1) Set the voltage extra high, like to the point where the welder just starts to sputter when you try to run a bead. If you're running flux core (which is perfectly fine), you'll want the voltage set high anyway since that's what it likes. You'll want a nice wide arc that lays a flat bead, not a little pinpoint one. If you're running a little 110v welder, I'm guessing it'll be about maxed out. Do not set your welder on what you're actually welding. Get some similarly thick scrap metal.

2) Clean at least a 2" swath all around the joint on both sides of the material. You'll want it shiny, shiny. And wipe it down with a solvent like mineral spirits, paint thinner, denatured alcohol, something along those lines.

3) Steel won't fuse to copper. Get a chunk of copper or brass at least 1/4" thick and find somebody to hold it with pliers on the underside of the hole you're going to fill. You'll want it wide enough to cover the hole completely and then some. This helps for several reasons:
--It keeps the underside of the weld from being contaminated by the open air. This won't be too big of a deal if you're running flux core, but it certainly helps.
--It provides a heat sink to whisk the heat away from the thin sheet metal, keeping it from burning through.
--It gives you a conductive bridge to weld across.

4) With the copper on the underside, slowly tack in the edges of the hole. It helps if you aim your arc half on the previous tack and half on the material you're trying to weld. Your tacks aren't even going to be half a second long. Since your voltage is set extra hot, you won't have any issues with a sputtery start or getting proper fusion. Tack one right next to eachother, following around the outer edge of the hole and slowly work your way in. Just to be extra cautious, I'd recommend a count of two mississippi between tacks and waiting for the material to cool completely between full passes. The one issue you may find with flux core is that if the flux hardens before you make your next tack, it may insulate you from striking an arc. In this case, either chip off the flux and then do your weld, or arc right next to the previous tack on good clean metal.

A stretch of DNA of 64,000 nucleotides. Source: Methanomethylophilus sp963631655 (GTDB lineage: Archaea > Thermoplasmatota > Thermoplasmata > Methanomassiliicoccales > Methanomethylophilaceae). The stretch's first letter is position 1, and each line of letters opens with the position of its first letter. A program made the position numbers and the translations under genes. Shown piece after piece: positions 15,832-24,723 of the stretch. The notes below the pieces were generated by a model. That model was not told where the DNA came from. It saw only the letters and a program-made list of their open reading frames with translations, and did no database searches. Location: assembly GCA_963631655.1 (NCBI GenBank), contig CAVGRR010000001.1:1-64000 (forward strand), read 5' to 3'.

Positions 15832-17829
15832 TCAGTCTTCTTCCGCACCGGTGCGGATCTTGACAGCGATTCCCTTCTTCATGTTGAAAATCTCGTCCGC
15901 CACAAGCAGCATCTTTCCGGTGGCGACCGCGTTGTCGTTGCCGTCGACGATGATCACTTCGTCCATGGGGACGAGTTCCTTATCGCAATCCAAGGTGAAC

That should at least get you started.

From the looks of your sample welds, you are way way way too cold with way too much wirefeed. Like I say, really crank that voltage up until it runs a bit sputtery. That works well for spot welding.
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Old 07-01-2021, 09:29 PM   #10
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Quote:
Originally Posted by Jolly Roger bus 223 View Post
where are you at in NC?
if you are close enough to me then we can go to my companies shop and i can teach you mig, stick, and plasma in less than a day and send you home with scrap sheetmetal for repairs.
has anyone mentioned disconnecting your battery and computer before welding?
I am up near the Wake Forest area, so it looks like about 2.5 hours away. I would definitely be down to make the drive over to you and learn about about welding! And yes I knew about disconnecting the battery. I haven't heard anything about disconnecting the computer, which I am not sure what you mean by that.